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Is suicide OK for Christians?

Unsplash/Andrew Hutchings
Unsplash/Andrew Hutchings

During the national shutdown due to COVID-19, in a national survey, 31% of people said they experienced increased anxiety and depression. Nationwide, substance abuse and prescription drug use increased. Death of loved ones, fear of illness, and economic disaster hit us all. What is a Christian supposed to do when overwhelmed by life’s circumstances?

Some Christians just collapse under the weight and even consider suicide. When we’re vulnerable, we’re not vigilant, and it’s easy to slide right into deception. Christians can become deceived about suicide for many reasons. Here are five:

1. Wrong Theology. Christians are deceived to contemplate suicide when they pick a theology based on what makes them feel good. Christians are the people of the one true God, people of faith and power. Theologies that denigrate the power of the Cross are paganism, and they’re being woven into Christianity. We don’t need a way to feel good when scripture tells us we’re the righteousness of God in Christ, a new creation, powerful and mighty because of Christ who lives in us. Understanding that makes you soar.

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2. Misunderstood Salvation. Many Christians define their faith as a personal “experience”, basing the work of Christ on how they feel in a certain moment. This is “Churchian” salvation, not “Christian” salvation. Christians have a safeguard against suicide because we are powerful and know where our power comes from. We test the spirits we’re listening to because God is greater in us than those lying spirits in the world (1 John 4:4). We find that Christ living in us is powerful enough to help us get back up again (Colossians 2:9).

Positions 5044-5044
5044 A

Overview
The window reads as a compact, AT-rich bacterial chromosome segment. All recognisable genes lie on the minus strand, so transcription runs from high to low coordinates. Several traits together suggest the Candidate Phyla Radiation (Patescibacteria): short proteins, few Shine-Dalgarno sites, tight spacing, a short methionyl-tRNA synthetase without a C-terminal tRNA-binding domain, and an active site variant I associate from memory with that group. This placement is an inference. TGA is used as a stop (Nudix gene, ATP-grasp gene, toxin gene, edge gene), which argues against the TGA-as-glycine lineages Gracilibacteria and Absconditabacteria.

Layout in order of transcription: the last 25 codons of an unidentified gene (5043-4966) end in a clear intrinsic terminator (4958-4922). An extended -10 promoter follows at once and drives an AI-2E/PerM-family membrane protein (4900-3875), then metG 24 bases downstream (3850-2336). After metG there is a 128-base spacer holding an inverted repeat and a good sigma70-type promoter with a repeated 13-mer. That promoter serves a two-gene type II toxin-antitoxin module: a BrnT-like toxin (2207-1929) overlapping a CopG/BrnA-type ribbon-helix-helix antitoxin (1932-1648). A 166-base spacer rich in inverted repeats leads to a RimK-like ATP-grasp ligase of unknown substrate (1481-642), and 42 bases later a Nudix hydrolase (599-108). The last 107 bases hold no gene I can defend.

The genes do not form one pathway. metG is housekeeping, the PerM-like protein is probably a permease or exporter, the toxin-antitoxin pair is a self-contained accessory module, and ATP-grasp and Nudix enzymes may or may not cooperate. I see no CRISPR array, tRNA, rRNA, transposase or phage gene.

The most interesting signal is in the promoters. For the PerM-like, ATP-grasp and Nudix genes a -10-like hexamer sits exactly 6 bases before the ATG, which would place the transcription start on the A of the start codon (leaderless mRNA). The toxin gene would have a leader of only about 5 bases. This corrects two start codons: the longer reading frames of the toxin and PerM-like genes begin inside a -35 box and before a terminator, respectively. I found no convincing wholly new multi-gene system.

3. Blasphemy. Christians are deceived into suicide because they listen to blasphemy. A young pastor committed suicide and said Jesus wasn’t really “the way” for him. Jesus said, “I am the way, the truth, and the life” (John 14:6). But he listened to a lying voice, that said Jesus wasn’t “the way” for him. In Jesus, there is always a “way” for everyone because Jesus is the “way.” It is folly to call Jesus a liar, then take your life, and expect to meet Him the very next second.

4. Hurt Feelings. Like all people, Christians can feel hurt, not realizing that Satan thrives on hurt feelings. Saul committed suicide because he couldn’t deal with the pain of being a rejected king, rejected leader. Judas was overcome with guilt for betraying the Messiah. Jesus made a way for all of that. He paid for our guilt, disappointments, and rejection. God is saying to each of us, “You got another side to you, get out and go!”

5. Death Worship. Suicide, karma, reincarnation, all are fallen gods, false deities, devils, spirits of death that were worshiped in ancient rituals. Jesus wiped out those gods. He “despoiled principalities and powers, and made a show of them openly, triumphing over them in it” (Colossians 2:15). Jesus is the Prince of Life. Satan is the prince of the dead. People blame God for suicide but they’re blaming the wrong god. It’s wrong to allow a fallen spirit that God has already cursed to define a Christian’s experience.